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PostPosted: Sun Mar 19, 2017 1:10 pm 
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I've been messing around with the system-gen stuff in GURPS Space (4e). Someone here (Mr. Aga. M. Egos, maybe?) mentioned developing some detailed stuff around that a while back. There's a lot in there that I like, but a few things I'm wondering about:

1) Gas Giants in the inner system. I've seen something elsewhere that suggests smaller GG (~0.3 Mj) would not survive migration intact and might end up as something else like a panthalassic water world.

2) Number of Worlds. GS assumes that the inner limit for tenable orbits is something like 0.1 * luminosity, and the outer limit is 40 * stellar mass. And that all the space in between is going to be full of worlds. So far in my experience that leads to systems with HEAPS of planets. I recall some sample systems from EDG that sported very few worlds, and I'm wondering if a random roll for # of worlds makes more sense. Maybe start at the first GG past the snow line and roll randomly both inward and outward. Thoughts?

3) Snow line. GS assumes the snow line is 4.85 times luminosity, but I've seen it closer to 2.77 in other places. Assuming that the GURPS number is modern-day, and 2.77 is a historical number reflecting stellar temperatures during planetary formation.

4) Moons. GS has an odd rule about moons based on absolute distance from the primary. As in "don't roll for moons if the world is closer than 0.5 AU to the star" -- I don't recall the exact words, but something like that. Wouldn't it be more accurate to base it on tidal effects? 0.5 AU from Proxima Centauri is a lot different than 0.5 AU from Vega.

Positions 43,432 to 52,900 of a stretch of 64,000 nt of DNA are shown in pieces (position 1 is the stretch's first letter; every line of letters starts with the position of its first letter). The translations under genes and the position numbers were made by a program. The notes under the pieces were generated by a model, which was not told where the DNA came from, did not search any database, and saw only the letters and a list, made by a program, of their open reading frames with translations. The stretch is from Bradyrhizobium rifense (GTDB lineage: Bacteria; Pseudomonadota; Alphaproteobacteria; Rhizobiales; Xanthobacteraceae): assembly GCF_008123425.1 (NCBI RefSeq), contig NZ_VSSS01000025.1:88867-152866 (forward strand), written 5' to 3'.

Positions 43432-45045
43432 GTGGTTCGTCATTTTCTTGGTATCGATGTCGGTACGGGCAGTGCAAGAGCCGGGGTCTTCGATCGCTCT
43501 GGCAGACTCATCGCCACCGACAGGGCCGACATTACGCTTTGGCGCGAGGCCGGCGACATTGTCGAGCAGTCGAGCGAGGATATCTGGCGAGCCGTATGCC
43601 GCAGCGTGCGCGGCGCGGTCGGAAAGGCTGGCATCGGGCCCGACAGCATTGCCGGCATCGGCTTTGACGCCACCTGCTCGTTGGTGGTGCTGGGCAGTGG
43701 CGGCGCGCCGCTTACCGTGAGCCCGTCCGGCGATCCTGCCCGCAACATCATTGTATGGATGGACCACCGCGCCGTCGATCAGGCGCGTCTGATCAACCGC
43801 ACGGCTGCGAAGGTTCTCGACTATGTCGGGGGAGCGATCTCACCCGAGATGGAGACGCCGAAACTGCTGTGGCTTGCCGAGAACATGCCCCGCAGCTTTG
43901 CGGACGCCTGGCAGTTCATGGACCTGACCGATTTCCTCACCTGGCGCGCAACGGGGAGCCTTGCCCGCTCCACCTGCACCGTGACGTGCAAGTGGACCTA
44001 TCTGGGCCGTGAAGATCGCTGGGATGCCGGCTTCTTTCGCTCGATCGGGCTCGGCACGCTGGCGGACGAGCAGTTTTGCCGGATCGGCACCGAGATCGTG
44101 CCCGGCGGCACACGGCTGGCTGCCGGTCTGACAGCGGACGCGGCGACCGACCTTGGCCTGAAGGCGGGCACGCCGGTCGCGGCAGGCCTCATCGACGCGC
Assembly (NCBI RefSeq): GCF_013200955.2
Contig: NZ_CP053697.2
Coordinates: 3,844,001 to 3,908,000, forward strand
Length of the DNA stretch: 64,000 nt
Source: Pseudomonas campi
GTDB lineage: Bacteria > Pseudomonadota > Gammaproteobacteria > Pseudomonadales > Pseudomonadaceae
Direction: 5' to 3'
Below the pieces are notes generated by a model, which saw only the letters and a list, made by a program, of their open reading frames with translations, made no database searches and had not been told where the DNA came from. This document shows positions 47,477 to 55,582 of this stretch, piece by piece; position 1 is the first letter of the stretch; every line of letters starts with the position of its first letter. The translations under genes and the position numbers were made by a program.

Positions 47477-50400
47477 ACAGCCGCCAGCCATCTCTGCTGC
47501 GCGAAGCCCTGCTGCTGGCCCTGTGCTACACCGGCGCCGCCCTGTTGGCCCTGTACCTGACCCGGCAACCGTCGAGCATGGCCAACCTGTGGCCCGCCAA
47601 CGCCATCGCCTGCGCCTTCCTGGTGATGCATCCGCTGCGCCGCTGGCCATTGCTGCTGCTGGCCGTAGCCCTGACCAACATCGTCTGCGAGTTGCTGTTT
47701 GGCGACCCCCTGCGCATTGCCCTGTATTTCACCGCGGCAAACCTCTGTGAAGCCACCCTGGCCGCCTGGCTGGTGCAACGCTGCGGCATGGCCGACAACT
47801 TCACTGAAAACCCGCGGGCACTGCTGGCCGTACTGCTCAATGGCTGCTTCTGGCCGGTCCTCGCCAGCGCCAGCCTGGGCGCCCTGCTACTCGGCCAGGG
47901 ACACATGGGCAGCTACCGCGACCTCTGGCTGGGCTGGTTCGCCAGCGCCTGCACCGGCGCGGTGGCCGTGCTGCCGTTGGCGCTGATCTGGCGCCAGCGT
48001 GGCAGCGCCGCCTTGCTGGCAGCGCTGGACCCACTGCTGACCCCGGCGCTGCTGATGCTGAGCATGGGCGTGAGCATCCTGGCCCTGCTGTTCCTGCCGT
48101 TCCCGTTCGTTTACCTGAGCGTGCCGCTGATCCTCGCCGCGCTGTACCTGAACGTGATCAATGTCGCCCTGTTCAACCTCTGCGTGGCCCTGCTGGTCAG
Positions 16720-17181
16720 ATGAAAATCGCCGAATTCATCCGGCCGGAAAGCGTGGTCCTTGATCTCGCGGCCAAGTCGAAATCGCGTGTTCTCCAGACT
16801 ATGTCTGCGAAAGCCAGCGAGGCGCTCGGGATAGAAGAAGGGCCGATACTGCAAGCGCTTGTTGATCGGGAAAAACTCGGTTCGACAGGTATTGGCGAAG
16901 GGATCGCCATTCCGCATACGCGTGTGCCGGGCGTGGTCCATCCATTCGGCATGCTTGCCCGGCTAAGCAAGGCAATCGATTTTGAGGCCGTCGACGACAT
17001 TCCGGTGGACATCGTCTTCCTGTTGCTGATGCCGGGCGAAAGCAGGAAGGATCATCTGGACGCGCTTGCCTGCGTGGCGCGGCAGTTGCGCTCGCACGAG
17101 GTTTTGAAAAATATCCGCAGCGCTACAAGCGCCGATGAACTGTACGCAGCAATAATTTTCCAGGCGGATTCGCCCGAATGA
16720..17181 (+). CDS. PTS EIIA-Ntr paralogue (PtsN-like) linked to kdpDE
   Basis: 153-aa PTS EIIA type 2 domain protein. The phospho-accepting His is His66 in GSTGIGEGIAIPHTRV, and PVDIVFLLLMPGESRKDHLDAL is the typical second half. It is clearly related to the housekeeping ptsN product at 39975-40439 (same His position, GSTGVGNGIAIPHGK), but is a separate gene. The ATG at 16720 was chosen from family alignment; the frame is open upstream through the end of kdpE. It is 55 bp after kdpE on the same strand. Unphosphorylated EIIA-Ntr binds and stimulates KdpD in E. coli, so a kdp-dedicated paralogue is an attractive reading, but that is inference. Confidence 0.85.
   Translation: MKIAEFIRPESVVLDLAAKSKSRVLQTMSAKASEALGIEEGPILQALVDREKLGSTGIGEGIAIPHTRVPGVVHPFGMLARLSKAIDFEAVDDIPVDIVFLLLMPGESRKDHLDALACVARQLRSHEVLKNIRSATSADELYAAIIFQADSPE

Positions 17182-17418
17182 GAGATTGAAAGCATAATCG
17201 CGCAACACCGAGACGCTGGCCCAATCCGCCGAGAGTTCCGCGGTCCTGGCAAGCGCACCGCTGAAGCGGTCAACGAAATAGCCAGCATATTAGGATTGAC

5) World types. GS divides worlds into size categories, sort of like what First In does (and 2300), based on MMWR -- but unlike 2300 you roll the size first and then determine diameter/density that fit. A "standard" world is the right size to hold oxygen and water vapor, for example. But in order for the world size you rolled to fit those parameters, you can end up with some weird extremes, like a Mars-sized "garden" world that's extremely dense, or a low-density world with a huge diameter. My not-scientist assumption is that bigger worlds are more likely to be denser than smaller worlds. T/F? Oh, and the other thing is that it assumes anything that is smaller than a "standard world" (i.e. a MMWR > 18) in the inner system will only have a trace atmosphere. Too limiting?

5b) not really a question, but a little funny to me that they describe MMWR using size. A "small" world close to a star might be larger than a "standard" world in the middle zone.

6) Presence of GG. <=10 on 3d6 means no GG in the system. That seems shockingly low to me. ???

Sorry about the question bombardment. Unemployment leads to restless minds.


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PostPosted: Sun Mar 19, 2017 10:34 pm 
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Matt Wilson wrote:
1) Gas Giants in the inner system. I've seen something elsewhere that suggests smaller GG (~0.3 Mj) would not survive migration intact and might end up as something else like a panthalassic water world.


Where did you see that?

Remember the GSpace was published in 2006 and written in 2005, when the Nice model was brand new. At that time hot Jupiters and eccentric Jupiters were more of a surprising discovery than evidence of planetary migration.

Quote:
2) Number of Worlds. GS assumes that the inner limit for tenable orbits is something like 0.1 * luminosity, and the outer limit is 40 * stellar mass. And that all the space in between is going to be full of worlds. So far in my experience that leads to systems with HEAPS of planets. I recall some sample systems from EDG that sported very few worlds, and I'm wondering if a random roll for # of worlds makes more sense. Maybe start at the first GG past the snow line and roll randomly both inward and outward. Thoughts?


GSpace does start with the first gas giant and work both inwards and outwards.

Quote: